House passes bill calling for rule-based monetary policy

A Federal Reserve police officer keeps watch while posted outside the Federal Reserve headquarters in Washington, September 16, 2015. REUTERS/Kevin Lamarque

WASHINGTON (Reuters) - The U.S. House of Representatives on Thursday approved a bill that would make the Federal Reserve set interest rate policy using a mathematical rule, a proposal that has little chance of becoming law given a White House veto threat.

The House approved the Fed Oversight Reform and Modernization Act in a 241 to 185 vote thanks to overwhelming Republican support.

The bill is a sign of the deep suspicion many Republican lawmakers hold against the U.S. central bank, which played a major role in America’s policy response to fight the 2007-09 recession.

Conservative lawmakers worry the Fed’s policies, which included pumping trillions of dollars into the banking system and slashing its benchmark interest rate to near zero, could inflate bubbles in the economy and lead to high inflation.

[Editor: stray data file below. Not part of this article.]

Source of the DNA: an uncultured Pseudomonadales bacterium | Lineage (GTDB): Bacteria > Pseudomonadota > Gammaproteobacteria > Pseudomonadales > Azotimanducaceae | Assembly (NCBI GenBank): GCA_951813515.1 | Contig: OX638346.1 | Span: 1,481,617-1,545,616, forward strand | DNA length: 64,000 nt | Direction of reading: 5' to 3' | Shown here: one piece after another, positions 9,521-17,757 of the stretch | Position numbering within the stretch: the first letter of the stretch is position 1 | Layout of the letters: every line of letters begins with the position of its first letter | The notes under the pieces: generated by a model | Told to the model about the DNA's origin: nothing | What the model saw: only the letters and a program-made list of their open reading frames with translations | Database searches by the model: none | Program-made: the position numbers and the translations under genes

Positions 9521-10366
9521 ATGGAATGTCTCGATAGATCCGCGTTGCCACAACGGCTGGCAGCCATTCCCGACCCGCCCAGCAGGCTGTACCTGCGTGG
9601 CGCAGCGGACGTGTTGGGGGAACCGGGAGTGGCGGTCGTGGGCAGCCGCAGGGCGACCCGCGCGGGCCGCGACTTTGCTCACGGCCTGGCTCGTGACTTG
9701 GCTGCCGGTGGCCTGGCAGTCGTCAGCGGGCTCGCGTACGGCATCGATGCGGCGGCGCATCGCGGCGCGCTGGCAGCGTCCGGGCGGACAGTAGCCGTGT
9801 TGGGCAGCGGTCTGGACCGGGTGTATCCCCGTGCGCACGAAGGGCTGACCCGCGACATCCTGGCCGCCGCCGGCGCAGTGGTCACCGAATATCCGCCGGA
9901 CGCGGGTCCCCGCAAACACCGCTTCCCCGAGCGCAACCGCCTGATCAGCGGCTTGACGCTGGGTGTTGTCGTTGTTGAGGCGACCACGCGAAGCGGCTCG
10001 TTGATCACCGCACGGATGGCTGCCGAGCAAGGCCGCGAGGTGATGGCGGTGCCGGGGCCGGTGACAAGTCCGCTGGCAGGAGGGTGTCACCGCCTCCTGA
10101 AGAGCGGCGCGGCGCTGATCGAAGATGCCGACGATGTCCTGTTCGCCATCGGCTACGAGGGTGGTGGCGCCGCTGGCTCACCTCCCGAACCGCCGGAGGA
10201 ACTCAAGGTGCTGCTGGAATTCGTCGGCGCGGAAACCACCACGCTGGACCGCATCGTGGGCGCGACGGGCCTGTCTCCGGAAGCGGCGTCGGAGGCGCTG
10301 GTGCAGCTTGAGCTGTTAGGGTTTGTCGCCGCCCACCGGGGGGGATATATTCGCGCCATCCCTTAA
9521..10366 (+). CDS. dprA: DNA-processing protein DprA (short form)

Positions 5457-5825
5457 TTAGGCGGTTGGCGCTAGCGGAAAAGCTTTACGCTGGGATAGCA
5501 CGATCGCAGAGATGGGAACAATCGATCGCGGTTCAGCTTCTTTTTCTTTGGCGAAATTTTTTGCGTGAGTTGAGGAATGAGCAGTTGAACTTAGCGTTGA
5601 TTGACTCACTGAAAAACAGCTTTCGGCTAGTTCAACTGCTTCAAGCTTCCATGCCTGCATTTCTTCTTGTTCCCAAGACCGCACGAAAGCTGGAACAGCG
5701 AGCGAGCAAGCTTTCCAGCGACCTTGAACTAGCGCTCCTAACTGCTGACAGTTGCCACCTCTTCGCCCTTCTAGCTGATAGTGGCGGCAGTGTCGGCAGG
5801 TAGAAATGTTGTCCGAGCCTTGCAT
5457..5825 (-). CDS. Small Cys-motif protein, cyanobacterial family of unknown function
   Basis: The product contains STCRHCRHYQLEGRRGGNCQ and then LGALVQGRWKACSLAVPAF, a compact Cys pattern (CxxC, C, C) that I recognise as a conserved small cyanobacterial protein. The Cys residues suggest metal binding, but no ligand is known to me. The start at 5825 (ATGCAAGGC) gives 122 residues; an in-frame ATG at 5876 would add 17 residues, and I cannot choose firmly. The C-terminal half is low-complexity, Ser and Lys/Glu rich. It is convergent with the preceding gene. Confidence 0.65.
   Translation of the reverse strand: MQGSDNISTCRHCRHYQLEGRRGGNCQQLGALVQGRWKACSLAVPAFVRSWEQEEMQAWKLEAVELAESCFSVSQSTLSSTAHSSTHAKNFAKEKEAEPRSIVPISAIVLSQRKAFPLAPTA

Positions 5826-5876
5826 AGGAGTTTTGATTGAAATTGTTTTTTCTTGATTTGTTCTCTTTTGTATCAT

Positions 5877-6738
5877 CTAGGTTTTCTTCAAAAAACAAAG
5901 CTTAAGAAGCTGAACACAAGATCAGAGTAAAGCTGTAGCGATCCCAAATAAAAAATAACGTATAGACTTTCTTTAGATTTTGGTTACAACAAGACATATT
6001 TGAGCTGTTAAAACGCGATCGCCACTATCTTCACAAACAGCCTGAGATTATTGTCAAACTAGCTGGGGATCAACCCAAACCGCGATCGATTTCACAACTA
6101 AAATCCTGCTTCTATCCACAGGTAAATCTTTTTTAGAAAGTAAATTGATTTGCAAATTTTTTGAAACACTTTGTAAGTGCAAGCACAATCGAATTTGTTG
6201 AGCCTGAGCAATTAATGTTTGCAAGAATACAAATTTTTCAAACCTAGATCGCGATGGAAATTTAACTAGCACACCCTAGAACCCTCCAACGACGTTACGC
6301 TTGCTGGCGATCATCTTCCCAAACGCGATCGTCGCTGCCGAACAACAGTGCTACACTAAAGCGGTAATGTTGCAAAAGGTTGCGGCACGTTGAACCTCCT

The proposal now passes to the Senate where Obama’s Democrats have the ability to stop most legislation despite being in the minority. It has nonetheless prompted a host of Fed policymakers to air their concerns.

Fed Chair Janet Yellen said this week the bill would severely damage the U.S. economy and curtail Fed independence. The Obama administration opposes the proposal because it believes it would hinder the Fed’s ability to fight recessions.

Under the type of policy rule envisioned by lawmakers, the Fed would commit to moving interest rates up or down depending on the readings of economic indicators like the jobless rate and inflation. The rule adopted would be made public and any deviation from it would lead to a congressional audit.

“If the Federal Reserve explained to the public how it made its decisions ... families could better plan for the future,” Speaker of the House Paul Ryan, a Republican, said.

In a letter Ryan on Tuesday, Yellen argued that policymakers do not understand the economy well enough to come up with a rule that would reliably guide the economy through its ups and downs.

Reporting by Jason Lange and David Lawder; Editing by Chizu Nomiyama